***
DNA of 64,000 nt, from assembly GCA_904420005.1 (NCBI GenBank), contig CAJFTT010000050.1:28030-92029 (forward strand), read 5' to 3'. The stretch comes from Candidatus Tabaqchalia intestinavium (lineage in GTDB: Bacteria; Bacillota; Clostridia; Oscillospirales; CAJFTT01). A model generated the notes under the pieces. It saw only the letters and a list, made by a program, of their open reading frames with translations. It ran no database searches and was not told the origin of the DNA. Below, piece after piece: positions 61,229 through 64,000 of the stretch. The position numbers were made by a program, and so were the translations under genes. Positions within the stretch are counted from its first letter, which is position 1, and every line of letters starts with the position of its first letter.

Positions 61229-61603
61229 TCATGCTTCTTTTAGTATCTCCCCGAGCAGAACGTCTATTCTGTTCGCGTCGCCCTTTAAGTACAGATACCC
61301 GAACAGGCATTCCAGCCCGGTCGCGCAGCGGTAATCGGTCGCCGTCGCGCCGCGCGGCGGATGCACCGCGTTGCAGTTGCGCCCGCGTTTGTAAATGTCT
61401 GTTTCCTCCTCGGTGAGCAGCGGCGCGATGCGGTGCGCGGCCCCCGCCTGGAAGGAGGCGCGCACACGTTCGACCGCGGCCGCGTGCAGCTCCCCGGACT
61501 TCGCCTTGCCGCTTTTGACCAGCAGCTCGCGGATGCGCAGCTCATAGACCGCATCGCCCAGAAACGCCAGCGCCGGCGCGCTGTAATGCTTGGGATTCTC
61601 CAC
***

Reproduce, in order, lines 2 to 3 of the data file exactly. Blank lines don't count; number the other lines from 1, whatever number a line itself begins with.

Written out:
Positions 61229-61603
61229 TCATGCTTCTTTTAGTATCTCCCCGAGCAGAACGTCTATTCTGTTCGCGTCGCCCTTTAAGTACAGATACCC